Abstract

My dissertation comprises three related topics of evolutionary and computational biology, which correspond to the three Chapters. Chapter 1 focuses on tempo and mode of evolution in visual genes, namely opsins, via duplication events and subsequent molecular adaptation in Odonata (dragonflies and damselflies). Gene duplication plays a central role in adaptation to novel environments by providing new genetic material for functional divergence and evolution of biological complexity. Odonata have the largest opsin repertoire of any insect currently known. In particular our results suggest that both the blue sensitive (BS) and long-wave sensitive (LWS) opsin classes were subjected to strong positive selection that greatly weakens after multiple duplication events, a pattern that is consistent with the permanent heterozygote model. Due to the immense interspecific variation and duplicability potential of opsin genes among odonates, they represent a unique model system to test hypotheses regarding opsin gene duplication and diversification at the molecular level. Chapter 2 primarily focuses on reconstruction of the phylogenetic backbone of Odonata using RNA-seq data. In order to reconstruct the evolutionary history of Odonata, we performed comprehensive phylotranscriptomic analyses of 83 species covering 75% of all extant odonate families. Using maximum likelihood, Bayesian, coalescent-based and alignment free tree inference frameworks we were able to test, refine and resolve previously controversial relationships within the order. In particular, we confirmed the monophyly of Zygoptera, recovered Gomphidae and Petaluridae as sister groups with high confidence and identified Calopterygoidea as monophyletic. Fossil calibration coupled with diversification analyses provided insight into key events that influenced the evolution of Odonata. Specifically, we determined that there was a possible mass extinction of ancient odonate diversity during the P-Tr crisis and a single odonate lineage persisted following this extinction event. Lastly, Chapter 3 focuses on identification of erroneously assigned sequence homology using the intelligent agents of machine learning techniques. Accurate detection of homologous relationships of biological sequences (DNA or amino acid) amongst organisms is an important and often difficult task that is essential to various evolutionary studies, ranging from building phylogenies to predicting functional gene annotations. We developed biologically informative features that can be extracted from multiple sequence alignments of putative homologous genes (orthologs and paralogs) and further utilized in context of guided experimentation to verify false positive outcomes.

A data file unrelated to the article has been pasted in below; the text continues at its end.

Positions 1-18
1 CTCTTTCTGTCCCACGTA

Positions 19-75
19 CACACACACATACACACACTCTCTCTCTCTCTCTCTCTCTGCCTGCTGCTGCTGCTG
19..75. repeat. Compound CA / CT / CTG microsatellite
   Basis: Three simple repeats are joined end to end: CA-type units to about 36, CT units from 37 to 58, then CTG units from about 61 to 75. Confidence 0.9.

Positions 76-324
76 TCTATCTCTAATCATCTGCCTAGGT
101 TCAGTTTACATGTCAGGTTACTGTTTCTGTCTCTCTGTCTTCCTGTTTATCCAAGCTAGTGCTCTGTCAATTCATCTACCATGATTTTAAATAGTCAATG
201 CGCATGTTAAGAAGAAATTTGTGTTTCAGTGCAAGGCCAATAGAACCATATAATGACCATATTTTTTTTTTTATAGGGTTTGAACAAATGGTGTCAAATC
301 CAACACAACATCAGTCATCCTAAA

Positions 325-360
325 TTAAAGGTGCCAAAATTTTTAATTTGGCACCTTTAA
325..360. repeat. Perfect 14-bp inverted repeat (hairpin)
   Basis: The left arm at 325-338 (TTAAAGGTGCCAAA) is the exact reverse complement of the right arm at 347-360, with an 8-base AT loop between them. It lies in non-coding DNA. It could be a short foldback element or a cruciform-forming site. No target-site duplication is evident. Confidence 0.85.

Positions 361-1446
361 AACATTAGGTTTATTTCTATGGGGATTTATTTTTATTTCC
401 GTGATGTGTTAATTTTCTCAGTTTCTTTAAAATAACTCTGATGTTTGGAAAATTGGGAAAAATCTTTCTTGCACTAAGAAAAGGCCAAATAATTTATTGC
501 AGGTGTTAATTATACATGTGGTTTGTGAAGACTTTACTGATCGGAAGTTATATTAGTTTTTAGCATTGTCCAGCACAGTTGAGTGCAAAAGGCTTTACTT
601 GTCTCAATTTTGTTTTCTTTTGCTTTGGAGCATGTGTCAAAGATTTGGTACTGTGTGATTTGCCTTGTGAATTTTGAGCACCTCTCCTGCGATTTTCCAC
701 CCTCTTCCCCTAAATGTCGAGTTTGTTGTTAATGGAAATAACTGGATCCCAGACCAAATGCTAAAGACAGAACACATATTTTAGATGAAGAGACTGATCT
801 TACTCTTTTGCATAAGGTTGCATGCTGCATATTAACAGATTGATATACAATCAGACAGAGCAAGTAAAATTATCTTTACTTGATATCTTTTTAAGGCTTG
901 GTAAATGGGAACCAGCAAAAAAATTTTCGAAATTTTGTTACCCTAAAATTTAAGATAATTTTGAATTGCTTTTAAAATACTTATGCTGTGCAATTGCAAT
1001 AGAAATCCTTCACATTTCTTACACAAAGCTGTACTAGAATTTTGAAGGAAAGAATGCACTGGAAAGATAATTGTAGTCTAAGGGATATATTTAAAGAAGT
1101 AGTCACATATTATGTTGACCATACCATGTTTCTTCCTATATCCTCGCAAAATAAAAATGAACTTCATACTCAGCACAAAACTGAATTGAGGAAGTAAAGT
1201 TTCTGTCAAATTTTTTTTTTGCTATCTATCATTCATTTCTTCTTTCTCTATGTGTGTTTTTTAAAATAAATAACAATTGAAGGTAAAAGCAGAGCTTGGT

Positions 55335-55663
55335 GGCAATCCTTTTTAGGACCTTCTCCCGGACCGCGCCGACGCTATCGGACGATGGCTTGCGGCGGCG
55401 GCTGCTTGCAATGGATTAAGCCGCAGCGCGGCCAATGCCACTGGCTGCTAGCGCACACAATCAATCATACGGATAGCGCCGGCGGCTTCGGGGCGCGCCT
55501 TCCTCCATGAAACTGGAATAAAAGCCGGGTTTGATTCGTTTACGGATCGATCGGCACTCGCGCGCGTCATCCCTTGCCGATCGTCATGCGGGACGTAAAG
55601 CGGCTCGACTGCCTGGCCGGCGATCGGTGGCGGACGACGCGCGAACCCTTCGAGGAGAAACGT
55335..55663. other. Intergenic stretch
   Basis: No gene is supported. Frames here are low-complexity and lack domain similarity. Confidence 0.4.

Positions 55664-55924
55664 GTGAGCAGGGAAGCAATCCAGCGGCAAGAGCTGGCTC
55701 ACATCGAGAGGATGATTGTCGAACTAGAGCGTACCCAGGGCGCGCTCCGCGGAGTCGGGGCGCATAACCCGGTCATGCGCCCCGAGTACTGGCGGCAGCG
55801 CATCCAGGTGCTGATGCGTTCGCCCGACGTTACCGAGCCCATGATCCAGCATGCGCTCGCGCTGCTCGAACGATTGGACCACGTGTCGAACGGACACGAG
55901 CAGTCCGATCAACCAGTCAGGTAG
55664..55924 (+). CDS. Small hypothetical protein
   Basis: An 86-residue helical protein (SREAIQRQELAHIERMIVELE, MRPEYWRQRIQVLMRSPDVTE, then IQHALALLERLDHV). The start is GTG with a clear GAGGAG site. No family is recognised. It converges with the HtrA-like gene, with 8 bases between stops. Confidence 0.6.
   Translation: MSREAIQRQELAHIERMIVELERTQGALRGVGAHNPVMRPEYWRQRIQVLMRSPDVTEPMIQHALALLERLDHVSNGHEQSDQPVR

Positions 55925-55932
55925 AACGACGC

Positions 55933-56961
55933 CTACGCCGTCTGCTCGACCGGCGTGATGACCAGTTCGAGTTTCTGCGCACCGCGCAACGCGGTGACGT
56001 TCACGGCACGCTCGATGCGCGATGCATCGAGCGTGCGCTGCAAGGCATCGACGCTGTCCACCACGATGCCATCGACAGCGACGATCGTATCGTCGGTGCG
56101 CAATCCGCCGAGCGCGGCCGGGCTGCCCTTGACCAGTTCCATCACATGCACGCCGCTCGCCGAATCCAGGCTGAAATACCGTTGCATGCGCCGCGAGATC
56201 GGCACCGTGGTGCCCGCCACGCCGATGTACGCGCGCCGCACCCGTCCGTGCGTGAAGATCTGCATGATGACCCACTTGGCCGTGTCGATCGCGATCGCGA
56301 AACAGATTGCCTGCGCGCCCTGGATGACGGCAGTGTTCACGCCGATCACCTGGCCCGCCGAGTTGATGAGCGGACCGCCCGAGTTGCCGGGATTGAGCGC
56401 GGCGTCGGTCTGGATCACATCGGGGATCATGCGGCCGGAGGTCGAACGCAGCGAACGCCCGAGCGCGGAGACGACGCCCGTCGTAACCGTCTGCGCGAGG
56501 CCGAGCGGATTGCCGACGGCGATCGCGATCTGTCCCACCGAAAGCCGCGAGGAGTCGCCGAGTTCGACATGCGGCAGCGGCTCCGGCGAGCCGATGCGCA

Degree

PhD

College and Department

Life Sciences; Biology

Date Submitted

2018-03-01

Document Type

Dissertation

Handle

http://hdl.lib.byu.edu/1877/etd9835

Keywords

molecular evolution, vision, insects, Bayesian modeling, phylogenetic inference, big data, next-generation sequencing, artificial intelligence, homology

Language

english

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